Hardware acceleration of neural networks with CMOS and post-CMOS devices
Date of Issue2017-08-04
School of Electrical and Electronic Engineering
There is a huge need for embedded machine learning for portable devices and smart sensors to power the next generation of Internet of Things (IoT). Implementation of neural networks involve large number of arithmetic and memory operations. Realization of the arithmetic blocks with conventional digital circuits will inherit a trade-off between accuracy of calculation and area required. On the other hand, existing analog building blocks for neural networks suffer from inaccuracies related to process variation and large power consumption. Moreover, the efficiency of computation-memory interface is degrading since memory bandwidth increment is poor compared to computation throughput growth in CMOS technology. Though the recent large scale neuromorphic circuits have used localized random access memory for reducing memory operations, this local memory size will not be scalable with increasing size of datasets. Here, we explore novel CMOS and post-CMOS circuits to realize ultra-low power neuromorphic circuit by co-design of algorithm and hardware. The solutions also overcome the issue of increasing bandwidth gap between memory operations and computation. First, a deep neural network with 2 convolution layers and 2 fully connected layers, is chosen and tuned for hardware implementation. The network has few tunable parameters (_ 40000) and is 40 times faster in training than usual deep neural networks with 4 layers. We propose a compact, single transistor element for realizing the connections inside the neural network- called ’synapse’. These synapses perform the computations involved by virtue of mismatch inherent in their fabrication. We use a current mirror array with n-input lines and m output lines, to perform ’n x m’ Multiply and Accumulation operation. The resultant neuromorphic circuit can emulate multi-layered artificial vision system. A circuit fabricated in 0.35_m CMOS process is characterized and a behavioral model is simulated for the deep neural network. Here, the learning is done offline. The inputs to the network may vary according to environmental conditions, for which we need an adaptive neural network. Hence we propose a second solution where the neuromorphic circuit can adapt it’s parameters in real time. With the advent of novel nanoscale devices with physical properties well matched to neural network enabling computations at energies much lower than CMOS, the research also focuses on use of a post-CMOS spintronic device-a Domain-Wall magnet for obtaining a low power spike timing dependent plastic (STDP) synapse for online learning. The spin-mode signals are injected across small potential (_ 50mV) through multiple layers of ferromagnetic and non-magnetic layers. Here we discuss the implementation of a spiking neural network with synapses which can be trained according to STDP learning rule. A detailed study with the help of device circuit co-simulation is done. Possible use of this synapse in online, real time learning spiking neural networks is also illustrated in this thesis.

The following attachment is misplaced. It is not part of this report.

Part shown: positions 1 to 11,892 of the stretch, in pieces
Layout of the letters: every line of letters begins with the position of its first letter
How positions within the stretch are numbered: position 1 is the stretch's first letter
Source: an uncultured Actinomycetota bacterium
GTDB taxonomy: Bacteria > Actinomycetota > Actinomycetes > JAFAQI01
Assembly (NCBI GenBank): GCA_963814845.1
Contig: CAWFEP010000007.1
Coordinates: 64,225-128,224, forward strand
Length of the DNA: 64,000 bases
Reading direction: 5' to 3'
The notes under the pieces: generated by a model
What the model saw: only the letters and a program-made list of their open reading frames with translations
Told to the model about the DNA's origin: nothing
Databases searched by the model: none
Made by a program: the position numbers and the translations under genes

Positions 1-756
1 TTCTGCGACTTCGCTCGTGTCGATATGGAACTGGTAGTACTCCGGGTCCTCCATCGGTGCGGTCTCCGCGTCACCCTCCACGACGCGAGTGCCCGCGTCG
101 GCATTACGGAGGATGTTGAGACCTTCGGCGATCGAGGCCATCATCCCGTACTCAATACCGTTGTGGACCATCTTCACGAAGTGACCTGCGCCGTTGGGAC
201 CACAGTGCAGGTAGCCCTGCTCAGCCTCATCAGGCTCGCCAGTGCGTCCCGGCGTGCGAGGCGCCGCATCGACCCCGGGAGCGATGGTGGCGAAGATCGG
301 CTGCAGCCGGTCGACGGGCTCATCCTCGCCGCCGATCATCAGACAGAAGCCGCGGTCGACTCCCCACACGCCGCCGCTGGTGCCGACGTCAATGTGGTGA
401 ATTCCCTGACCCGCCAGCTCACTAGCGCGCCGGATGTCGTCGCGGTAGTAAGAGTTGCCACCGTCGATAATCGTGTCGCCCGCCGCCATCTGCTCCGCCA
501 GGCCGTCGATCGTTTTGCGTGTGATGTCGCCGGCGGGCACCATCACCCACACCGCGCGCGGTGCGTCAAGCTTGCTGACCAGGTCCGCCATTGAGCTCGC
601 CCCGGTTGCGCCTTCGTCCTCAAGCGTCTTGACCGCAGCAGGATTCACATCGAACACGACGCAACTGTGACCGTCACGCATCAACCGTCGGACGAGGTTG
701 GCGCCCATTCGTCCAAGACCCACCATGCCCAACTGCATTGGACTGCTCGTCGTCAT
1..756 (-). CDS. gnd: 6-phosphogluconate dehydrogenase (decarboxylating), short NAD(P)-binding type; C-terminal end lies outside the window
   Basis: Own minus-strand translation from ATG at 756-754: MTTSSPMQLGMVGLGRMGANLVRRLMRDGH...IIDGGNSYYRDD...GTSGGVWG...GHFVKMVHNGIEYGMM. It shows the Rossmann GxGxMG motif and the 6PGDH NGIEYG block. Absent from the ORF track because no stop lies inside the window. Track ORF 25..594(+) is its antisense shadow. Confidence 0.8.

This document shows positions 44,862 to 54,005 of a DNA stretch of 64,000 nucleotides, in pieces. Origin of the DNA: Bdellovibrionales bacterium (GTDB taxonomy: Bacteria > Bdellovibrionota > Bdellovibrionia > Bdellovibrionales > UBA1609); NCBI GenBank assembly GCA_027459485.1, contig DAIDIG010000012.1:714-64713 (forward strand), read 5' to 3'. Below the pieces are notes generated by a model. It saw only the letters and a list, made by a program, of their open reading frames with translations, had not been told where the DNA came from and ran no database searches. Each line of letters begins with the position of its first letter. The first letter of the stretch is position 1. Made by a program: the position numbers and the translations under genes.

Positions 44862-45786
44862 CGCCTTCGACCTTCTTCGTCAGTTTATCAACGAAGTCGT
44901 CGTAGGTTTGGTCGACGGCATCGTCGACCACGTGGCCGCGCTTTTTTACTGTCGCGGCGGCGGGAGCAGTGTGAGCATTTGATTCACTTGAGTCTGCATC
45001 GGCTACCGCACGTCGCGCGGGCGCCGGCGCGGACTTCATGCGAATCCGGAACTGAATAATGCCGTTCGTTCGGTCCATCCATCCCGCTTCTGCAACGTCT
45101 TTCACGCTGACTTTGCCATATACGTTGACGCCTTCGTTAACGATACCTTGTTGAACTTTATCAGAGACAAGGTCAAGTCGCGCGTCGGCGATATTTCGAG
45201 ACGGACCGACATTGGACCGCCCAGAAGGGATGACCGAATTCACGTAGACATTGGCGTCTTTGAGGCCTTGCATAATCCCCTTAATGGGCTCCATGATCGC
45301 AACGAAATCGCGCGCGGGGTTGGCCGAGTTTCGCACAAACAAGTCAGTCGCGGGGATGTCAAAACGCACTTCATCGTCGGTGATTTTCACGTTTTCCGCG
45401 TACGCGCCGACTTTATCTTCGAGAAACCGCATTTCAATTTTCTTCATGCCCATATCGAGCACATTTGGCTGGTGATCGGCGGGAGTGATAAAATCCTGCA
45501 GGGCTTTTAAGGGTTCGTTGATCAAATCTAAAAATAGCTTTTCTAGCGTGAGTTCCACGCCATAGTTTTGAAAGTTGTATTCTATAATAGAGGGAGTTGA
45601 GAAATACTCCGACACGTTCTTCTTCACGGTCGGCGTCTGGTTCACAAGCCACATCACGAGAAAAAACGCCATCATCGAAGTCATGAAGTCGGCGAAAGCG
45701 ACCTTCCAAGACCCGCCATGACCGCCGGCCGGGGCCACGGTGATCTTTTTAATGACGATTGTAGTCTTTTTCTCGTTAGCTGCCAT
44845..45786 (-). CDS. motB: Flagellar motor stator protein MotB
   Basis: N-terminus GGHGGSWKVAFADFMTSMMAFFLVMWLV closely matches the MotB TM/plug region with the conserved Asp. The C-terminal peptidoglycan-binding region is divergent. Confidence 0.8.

DRNTU::Engineering::Electrical and electronic engineering